THE NEW YORK TIMES, WALL STREET JOURNAL, LOS ANGELES TIMES, AND USA TODAY BESTSELLER
“A band of brothers in an American tank . . . Makos drops the reader back into the Pershing’s turret and dials up a battle scene to rival the peak moments of Fury.”
—The Wall Street Journal
From the author of the international bestseller A Higher Call comes the riveting World War II story of an American tank gunner’s journey into the heart of the Third Reich, where he will meet destiny in an iconic armor duel—and forge an enduring bond with his enemy.
When Clarence Smoyer is assigned to the gunner’s seat of his Sherman tank, his crewmates discover that the gentle giant from Pennsylvania has a hidden talent: He’s a natural-born shooter.
At first, Clarence and his fellow crews in the legendary 3rd Armored Division—“Spearhead”—thought their tanks were invincible. Then they met the German Panther, with a gun so murderous it could shoot through one Sherman and into the next. Soon a pattern emerged: The lead tank always gets hit.
After Clarence sees his friends cut down breaching the West Wall and holding the line in the Battle of the Bulge, he and his crew are given a weapon with the power to avenge their fallen brothers: the Pershing, a state-of-the-art “super tank,” one of twenty in the European theater.
But with it comes a harrowing new responsibility: Now they will spearhead every attack. That’s how Clarence, the corporal from coal country, finds himself leading the U.S. Army into its largest urban battle of the European war, the fight for Cologne, the “Fortress City” of Germany.
Battling through the ruins, Clarence will engage the fearsome Panther in a duel immortalized by an army cameraman. And he will square off with Gustav Schaefer, a teenager behind the trigger in a Panzer IV tank, whose crew has been sent on a suicide mission to stop the Americans.
As Clarence and Gustav trade fire down a long boulevard, they are taken by surprise by a tragic mistake of war. What happens next will haunt Clarence to the modern day, drawing him back to Cologne to do the unthinkable: to face his enemy, one last time.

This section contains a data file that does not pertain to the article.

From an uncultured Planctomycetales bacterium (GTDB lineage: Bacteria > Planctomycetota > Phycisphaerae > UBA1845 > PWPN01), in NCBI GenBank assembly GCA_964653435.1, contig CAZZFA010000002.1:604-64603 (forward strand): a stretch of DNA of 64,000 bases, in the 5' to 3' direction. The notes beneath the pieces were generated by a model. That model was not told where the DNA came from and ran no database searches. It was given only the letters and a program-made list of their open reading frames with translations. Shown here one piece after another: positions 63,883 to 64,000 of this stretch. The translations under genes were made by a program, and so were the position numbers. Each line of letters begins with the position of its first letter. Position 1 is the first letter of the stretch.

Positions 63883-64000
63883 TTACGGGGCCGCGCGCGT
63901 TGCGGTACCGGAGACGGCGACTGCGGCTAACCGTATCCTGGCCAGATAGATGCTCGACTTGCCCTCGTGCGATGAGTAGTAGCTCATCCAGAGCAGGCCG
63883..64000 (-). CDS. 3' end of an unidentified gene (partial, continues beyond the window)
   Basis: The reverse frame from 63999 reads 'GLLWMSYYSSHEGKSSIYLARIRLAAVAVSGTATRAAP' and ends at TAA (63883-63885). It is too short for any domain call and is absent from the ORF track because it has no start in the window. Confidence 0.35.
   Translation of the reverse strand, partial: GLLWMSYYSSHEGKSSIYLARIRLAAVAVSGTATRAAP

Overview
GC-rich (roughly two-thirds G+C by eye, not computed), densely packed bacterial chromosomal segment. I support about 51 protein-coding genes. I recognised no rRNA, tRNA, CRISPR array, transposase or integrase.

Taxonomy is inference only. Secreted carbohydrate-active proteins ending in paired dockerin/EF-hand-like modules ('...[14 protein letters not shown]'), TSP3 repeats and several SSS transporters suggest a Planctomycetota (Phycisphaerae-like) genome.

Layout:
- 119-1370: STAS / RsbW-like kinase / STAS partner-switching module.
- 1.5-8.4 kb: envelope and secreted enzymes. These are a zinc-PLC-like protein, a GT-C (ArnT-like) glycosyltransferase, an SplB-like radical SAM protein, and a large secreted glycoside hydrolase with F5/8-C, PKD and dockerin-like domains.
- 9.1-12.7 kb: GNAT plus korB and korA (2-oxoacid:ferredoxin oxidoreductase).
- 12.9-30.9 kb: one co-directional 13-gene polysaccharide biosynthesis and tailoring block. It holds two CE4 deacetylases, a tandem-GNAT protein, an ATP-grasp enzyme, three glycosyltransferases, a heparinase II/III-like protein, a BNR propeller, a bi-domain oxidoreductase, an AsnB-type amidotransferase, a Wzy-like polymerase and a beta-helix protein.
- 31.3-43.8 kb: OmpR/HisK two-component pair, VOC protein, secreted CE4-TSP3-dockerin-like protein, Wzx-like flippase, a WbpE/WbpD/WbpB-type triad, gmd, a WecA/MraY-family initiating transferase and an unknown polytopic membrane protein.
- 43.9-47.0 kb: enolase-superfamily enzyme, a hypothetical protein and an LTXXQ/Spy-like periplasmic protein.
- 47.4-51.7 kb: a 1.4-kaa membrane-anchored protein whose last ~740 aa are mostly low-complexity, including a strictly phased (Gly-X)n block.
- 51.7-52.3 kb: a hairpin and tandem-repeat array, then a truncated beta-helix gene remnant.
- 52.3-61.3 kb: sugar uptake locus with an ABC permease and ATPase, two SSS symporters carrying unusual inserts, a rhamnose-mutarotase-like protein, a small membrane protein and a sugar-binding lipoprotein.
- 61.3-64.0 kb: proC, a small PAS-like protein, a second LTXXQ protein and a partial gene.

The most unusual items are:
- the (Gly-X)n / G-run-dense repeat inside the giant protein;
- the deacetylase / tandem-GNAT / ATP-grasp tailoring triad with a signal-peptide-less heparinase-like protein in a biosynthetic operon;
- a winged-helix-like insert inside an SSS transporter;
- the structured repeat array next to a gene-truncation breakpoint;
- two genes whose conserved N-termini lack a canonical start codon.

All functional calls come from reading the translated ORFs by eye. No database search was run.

Praise for Spearhead
“A detailed, gripping account . . . the remarkable story of two tank crewmen, from opposite sides of the conflict, who endure the grisly nature of tank warfare.”
—USA Today (four out of four stars)
“Strong and dramatic . . . Makos established himself as a meticulous researcher who’s equally adept at spinning a good old-fashioned yarn. . . . For a World War II aficionado, it will read like a dream.”
Historian Makos (A Higher Call) draws on correspondence, secondary sources, and first-person testimony to tell the story of Cpl. Clarence Smoyer and his tank crew as they fought across Europe in the U.S. Army's 3rd Armored Division, nicknamed "Spearhead," in WWII. Losses in the division were so high that tankers stopped naming their vehicles because they were destroyed so quickly. Stroyer's crew was one of only 20 to be selected to man the new, top-secret M-26 Pershing tanks, and it was in an M-26 that the most famous of Smoyer's exploits took place during the 1945 battle for Cologne: a one-on-one showdown against a formidable Panther tank, reminiscent of an American West gunfight, on the streets all caught on film. Makos also includes the experience of the Panther's German crewman Gustav Schafer and Smoyer and Schafer's latter-day meeting in the city square in Cologne; they walk the street where their tanks faced each other 70 years before. The tension, death, and courage that were everyday experiences for American tankers fill the pages of Makos's book. This moving story of bravery and comradeship is an important contribution to WWII history that will inform and fascinate both the general reader and the military historian.
I grew up during the Cold War era and was almost drafted for Viet Nam. I’ll admit I was afraid to be in a war because I was sure I would die during combat. Still, I’m always drawn to these nonfiction WWII stories, where the men were really no different than I, afraid to be killed or even to kill another human being. The fortitude that many of these soldiers exhibited, knowing that death was close by, makes me tear up, especially when many had newborn children that they would never get to hold or wives/sweethearts they would never see again. Thank you for providing this exceptional book about exceptional men in chaotic times doing the best they could, no matter for which side they fought.
A great read!
It’s been a long time since I have enjoyed a book this much- maybe never. And I read a lot of books! Unlike some true accounts of WW2, this powerful piece never slows down with names of every soldier or officer in the armed forces. What a drag that can be. However, in this account only the main characters are discussed and made very personal to the reader. And the descriptions of the tank battles and lives of the tankers is spellbinding. This author doesn’t skip a beat. I found that I literally knew nothing about what these men went through , be it the heat of battle, the horror involved in same, or the very personal emotions they experienced. The author tells the story from both sides, allied and German. The epilogue is terrific as well. Final word- Get it, Read it!